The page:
I worked on a PA service which was composed of an attending physician, four physician assistants (PAs), and a clinical pharmacist. I generally woke up around 6 a.m. and worked on patients' therapeutic plans at home. Other times, I would develop patients' medication therapy plans in the hospital. I would then meet with my preceptor (Shawna Kraft, PharmD'06, PharmRes'07 and '08), at 8:30 a.m. to review any recommendations that I might have thought of before patient rounds at 9 a.m. Approximately half of my recommendations were vetoed or tweaked by my preceptor and the rest were OK'd meaning I could recommend an intervention during rounds, if it hadn’t already been changed, and later on document the change.

Little did I know that my preceptor would be giving me a summary of all the interventions I made on the last day of rotation, during my final evaluation. As it turns out, I made 20 clinical interventions, 26 patient care alerts, and four drug monitoring notes. I also saved the hospital $94.77! So I’m writing a letter to the University of Michigan Health System. This is how it starts. Let me know what you think:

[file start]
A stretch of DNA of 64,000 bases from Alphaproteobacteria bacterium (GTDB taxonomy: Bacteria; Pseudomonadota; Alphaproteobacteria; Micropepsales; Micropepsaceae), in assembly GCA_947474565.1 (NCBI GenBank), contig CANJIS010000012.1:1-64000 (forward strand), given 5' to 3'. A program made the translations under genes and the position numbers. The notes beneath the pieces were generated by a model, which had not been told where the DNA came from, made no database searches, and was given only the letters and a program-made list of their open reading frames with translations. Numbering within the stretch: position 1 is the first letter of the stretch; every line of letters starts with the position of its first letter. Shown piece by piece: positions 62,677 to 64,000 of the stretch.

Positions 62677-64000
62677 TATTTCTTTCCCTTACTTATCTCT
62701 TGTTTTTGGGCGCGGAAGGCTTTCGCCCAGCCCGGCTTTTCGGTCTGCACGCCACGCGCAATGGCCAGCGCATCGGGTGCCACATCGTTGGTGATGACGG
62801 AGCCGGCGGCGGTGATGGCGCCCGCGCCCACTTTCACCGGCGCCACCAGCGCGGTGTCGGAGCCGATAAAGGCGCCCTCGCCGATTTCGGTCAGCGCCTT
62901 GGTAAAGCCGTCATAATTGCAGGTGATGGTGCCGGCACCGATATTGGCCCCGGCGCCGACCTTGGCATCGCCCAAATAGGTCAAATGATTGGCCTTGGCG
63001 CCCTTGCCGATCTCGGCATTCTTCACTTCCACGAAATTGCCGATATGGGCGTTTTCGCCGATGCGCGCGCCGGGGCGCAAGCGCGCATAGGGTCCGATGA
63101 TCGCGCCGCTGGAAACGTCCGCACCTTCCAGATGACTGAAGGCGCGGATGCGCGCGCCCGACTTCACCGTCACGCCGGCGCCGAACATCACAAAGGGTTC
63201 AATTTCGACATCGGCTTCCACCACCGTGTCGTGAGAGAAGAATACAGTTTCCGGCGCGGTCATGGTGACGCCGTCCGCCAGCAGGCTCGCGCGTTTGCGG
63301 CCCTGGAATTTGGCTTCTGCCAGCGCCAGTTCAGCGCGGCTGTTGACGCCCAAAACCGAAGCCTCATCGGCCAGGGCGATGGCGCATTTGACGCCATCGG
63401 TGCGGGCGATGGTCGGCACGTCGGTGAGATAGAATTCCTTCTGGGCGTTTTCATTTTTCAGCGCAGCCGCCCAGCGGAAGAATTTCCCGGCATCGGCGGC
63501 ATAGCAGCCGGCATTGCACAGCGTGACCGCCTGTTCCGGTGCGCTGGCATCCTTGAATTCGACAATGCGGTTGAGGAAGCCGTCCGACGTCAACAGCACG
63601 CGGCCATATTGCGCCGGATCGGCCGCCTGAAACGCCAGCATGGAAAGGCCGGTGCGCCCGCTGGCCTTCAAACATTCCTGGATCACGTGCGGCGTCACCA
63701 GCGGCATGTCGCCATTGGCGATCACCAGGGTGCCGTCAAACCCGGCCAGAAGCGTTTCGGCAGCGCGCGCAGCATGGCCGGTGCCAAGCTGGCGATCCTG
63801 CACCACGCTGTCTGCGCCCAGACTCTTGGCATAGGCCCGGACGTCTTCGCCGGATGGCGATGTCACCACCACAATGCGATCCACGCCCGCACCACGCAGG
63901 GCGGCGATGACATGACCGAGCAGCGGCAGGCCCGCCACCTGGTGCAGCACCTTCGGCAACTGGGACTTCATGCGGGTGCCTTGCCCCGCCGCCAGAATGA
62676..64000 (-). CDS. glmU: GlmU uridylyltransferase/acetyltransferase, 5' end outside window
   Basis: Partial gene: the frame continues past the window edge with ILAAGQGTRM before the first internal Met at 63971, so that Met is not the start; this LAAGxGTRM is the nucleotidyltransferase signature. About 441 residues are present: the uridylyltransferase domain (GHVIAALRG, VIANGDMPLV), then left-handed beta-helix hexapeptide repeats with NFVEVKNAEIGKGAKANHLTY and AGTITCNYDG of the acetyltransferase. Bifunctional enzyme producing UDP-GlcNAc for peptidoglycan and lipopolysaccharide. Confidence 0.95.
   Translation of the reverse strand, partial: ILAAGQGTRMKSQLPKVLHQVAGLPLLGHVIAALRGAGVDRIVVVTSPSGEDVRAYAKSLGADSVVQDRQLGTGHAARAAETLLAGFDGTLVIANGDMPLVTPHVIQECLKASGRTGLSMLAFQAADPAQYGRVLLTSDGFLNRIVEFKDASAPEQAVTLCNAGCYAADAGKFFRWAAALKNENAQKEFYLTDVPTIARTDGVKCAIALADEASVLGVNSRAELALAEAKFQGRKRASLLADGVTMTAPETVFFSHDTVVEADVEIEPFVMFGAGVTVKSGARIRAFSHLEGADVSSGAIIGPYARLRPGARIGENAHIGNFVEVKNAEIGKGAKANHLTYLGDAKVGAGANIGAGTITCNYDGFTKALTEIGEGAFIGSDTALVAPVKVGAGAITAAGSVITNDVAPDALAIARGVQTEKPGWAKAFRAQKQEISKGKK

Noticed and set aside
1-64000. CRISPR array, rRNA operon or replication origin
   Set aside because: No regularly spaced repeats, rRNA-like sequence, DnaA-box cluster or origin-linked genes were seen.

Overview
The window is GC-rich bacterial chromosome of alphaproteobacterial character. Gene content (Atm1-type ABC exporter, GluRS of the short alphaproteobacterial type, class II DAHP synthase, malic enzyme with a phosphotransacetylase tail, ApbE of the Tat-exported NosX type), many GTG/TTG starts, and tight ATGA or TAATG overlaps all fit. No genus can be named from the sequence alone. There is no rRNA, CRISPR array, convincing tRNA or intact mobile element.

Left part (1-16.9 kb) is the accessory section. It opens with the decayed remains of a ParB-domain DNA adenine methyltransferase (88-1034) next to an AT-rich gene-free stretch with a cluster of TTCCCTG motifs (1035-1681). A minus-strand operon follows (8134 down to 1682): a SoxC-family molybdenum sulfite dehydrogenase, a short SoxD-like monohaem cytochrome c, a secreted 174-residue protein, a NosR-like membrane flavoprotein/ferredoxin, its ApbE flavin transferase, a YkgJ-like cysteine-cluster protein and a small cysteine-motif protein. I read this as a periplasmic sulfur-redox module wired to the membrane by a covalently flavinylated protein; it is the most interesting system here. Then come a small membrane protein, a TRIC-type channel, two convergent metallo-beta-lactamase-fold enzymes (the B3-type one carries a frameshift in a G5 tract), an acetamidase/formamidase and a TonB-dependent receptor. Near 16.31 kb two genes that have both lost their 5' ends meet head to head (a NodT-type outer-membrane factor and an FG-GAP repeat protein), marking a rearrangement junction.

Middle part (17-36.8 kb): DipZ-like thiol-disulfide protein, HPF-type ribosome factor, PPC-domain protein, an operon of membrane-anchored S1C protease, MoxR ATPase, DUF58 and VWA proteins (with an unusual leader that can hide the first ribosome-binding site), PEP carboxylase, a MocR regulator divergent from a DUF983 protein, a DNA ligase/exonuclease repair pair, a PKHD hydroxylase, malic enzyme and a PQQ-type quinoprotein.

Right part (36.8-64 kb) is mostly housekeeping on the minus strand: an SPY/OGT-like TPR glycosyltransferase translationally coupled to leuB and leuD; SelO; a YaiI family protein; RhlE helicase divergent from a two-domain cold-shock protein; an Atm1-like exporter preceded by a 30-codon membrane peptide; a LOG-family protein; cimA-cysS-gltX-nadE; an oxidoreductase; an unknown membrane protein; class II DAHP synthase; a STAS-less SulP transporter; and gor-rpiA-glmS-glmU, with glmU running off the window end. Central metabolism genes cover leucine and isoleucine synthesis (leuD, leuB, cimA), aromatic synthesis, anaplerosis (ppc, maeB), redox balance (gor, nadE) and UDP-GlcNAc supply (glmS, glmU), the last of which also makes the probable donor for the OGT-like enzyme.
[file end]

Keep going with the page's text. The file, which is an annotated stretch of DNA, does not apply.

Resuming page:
“To whom it may concern,
I am a P4 student who just finished a clinical pharmacy rotation in the hematology/oncology department. As you know, the clinical pharmacist plays a vital role not only in ensuring appropriate medication therapy, but also in various other services including reducing health care costs. With all this being said, I think it’s important that you know that in the month of August, I saved the hospital $94.77. Let’s keep in mind that this is an underestimation as I may have forgotten to document some my interventions. As a poor student, I believe I’m entitled to at least some of this money. I think half is a fair compromise. Please make a check out to me for $47.39...”

But seriously, it feels good to have a summary of all the clinical interventions that I was a part of for the past month. Perhaps I can also say that I helped our clinical team to prolong a few lives or at least helped to make a patient or two (many of whom were terminal) feel a bit more comfortable in their waning days. This was the most rewarding part of my August experience.

Tuesday, September 1, 2009

Rotation Interim - 55th IPSF World Congress, Bali Indonesia

Posted by Jeffrey Huang at Tuesday, September 01, 2009

International Pharmaceutical Students’ Federation (IPSF)